It’s Time for Doctors to Consider Medical Costs
April 28, 2014 in Member Stories
TIMOTHY GOWER’s article, “Should doctors consider medical costs?” (Boston Globe, Ideas, April 13) should serve as a wake-up call about the state of transparency in our health care system.
It should be required reading for everyone touched by our healthcare system whether you’re a consumer, a business, an insurer or a provider. Gower takes us through the story of a woman who was on the precipice of a potentially fatal medical emergency and was reticent to receive care until she received a quote for her ultrasound. The reason? She was still paying off skyrocketing bills from tests ordered at an earlier visit that may or may not have been necessary. The doctor, growing more concerned by the minute about the health of his patient tried to chase down the figure for this routine test. It took him a day to get it from the hospital. He received the figure and the patient relented and accepted the treatment.
The lack of transparency and information surrounding health care costs has resulted in some consumers making uninformed and sometimes risky decisions. Gower points out that some patients may forgo treatment because they are uninformed about lower-priced options for medical services, including tests or routine procedures. When a person’s health is at stake, having information readily available about options and costs is very relevant to the decision-making process.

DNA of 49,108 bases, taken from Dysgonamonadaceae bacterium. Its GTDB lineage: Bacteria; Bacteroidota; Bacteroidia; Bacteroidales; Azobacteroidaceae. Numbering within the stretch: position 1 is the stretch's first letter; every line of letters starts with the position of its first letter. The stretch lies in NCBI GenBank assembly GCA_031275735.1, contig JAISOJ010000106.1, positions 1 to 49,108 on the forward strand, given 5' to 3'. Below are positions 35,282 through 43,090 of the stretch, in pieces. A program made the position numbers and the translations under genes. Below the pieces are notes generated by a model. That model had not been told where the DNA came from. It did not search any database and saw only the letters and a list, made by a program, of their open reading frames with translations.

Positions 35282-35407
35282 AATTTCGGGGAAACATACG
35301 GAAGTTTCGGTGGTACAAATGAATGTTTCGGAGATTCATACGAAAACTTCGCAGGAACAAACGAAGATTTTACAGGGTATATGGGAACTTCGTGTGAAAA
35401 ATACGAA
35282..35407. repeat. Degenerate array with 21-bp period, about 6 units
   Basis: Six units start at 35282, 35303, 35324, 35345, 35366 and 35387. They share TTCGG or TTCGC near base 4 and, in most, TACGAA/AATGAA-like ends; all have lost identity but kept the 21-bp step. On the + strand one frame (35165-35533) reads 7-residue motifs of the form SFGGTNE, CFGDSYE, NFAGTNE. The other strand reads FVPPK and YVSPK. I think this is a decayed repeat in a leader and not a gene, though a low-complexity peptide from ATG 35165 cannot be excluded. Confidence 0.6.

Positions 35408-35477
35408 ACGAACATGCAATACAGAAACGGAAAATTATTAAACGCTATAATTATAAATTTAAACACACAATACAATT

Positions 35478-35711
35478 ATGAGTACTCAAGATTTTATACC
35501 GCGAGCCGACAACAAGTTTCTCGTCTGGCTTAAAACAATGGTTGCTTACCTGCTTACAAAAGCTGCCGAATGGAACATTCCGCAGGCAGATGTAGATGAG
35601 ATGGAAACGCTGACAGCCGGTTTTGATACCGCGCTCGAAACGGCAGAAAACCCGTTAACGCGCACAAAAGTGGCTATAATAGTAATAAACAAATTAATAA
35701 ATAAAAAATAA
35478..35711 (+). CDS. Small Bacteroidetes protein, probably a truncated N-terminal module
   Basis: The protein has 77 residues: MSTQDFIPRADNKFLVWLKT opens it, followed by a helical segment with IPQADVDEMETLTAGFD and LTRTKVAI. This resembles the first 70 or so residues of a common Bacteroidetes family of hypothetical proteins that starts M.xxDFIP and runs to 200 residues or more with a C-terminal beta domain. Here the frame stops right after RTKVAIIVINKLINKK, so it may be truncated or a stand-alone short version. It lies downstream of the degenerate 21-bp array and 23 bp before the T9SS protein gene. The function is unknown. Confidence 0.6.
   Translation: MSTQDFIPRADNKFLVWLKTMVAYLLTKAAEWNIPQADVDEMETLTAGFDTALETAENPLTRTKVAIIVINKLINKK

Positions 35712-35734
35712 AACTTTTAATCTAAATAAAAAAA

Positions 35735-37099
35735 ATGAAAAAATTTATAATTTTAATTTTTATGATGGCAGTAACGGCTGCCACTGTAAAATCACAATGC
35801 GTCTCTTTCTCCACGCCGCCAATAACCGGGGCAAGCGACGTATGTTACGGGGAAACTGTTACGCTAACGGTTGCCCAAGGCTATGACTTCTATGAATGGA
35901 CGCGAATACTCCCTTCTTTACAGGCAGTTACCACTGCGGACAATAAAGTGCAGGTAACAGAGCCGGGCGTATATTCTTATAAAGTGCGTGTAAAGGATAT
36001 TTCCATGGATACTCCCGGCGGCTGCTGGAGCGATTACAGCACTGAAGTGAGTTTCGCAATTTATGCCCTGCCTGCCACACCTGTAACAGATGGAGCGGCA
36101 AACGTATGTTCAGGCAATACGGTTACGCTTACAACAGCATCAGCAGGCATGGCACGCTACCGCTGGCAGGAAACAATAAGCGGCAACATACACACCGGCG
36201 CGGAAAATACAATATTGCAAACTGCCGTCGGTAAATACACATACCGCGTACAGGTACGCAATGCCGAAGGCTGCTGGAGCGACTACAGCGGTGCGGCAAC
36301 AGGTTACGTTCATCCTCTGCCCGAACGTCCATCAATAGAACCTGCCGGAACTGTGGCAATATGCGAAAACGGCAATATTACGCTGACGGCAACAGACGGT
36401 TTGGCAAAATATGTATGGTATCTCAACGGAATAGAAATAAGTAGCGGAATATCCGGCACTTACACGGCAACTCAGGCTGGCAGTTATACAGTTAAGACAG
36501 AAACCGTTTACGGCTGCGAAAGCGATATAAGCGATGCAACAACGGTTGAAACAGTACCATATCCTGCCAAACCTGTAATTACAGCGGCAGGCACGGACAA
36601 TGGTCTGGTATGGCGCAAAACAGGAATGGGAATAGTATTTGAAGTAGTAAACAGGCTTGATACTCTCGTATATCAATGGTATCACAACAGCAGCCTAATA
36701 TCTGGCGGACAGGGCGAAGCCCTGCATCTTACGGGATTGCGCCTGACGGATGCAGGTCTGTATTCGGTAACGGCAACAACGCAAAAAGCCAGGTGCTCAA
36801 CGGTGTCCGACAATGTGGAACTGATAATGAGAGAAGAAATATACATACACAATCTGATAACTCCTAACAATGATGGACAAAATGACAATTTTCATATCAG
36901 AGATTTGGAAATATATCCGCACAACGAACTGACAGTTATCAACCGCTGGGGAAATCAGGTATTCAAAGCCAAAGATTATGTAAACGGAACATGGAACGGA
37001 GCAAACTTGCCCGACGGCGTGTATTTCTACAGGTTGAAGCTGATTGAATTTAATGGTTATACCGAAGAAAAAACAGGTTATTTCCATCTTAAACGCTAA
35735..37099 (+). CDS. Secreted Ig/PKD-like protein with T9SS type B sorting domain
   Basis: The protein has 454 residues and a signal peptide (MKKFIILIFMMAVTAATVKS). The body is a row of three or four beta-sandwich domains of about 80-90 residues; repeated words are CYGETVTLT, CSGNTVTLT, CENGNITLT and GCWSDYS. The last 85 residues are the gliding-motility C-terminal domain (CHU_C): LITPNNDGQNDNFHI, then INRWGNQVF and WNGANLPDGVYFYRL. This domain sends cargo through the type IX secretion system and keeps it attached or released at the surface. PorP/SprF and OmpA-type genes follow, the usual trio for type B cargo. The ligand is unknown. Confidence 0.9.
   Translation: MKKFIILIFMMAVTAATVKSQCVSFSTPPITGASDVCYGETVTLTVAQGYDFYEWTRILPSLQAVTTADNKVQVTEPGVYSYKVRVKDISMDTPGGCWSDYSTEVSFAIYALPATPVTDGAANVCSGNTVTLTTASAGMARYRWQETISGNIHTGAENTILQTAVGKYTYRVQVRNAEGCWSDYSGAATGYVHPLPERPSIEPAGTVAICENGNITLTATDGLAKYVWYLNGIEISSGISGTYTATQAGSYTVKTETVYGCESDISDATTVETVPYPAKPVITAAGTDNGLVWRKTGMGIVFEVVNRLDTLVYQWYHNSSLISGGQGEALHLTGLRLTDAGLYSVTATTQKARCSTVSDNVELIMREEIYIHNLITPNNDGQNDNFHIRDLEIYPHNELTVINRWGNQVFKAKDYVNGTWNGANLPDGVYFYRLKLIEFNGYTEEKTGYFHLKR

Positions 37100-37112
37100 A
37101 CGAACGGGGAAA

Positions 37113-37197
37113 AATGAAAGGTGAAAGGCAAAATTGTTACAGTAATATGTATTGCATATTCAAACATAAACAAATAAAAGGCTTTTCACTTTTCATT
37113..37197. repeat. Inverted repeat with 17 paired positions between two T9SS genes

We know that high deductibles and co-insurance are becoming more common in health plans especially for small groups and individuals. Even with healthcare reform, there are large differences in out of pocket costs among various types of policies. In 2012, Governor Patrick signed legislation that requires both carriers and providers to give price and out-of-pocket information to healthcare consumers within two days of a request. By this October, insurance companies will be required to provide this information in real-time. For more and more consumers this information is very important.
Empowering healthcare consumers through price and quality transparency is the wave of the future and providers must play an integral role in this, particularly given the trust that many patients place in their doctors’ recommendations.
Doctors, hospitals, and other providers have a responsibility to be prepared to talk about healthcare costs with their patients and potential patients. As consumers, we expect to know price estimates before making a selection for a variety of services and we should be able to expect the same from healthcare providers.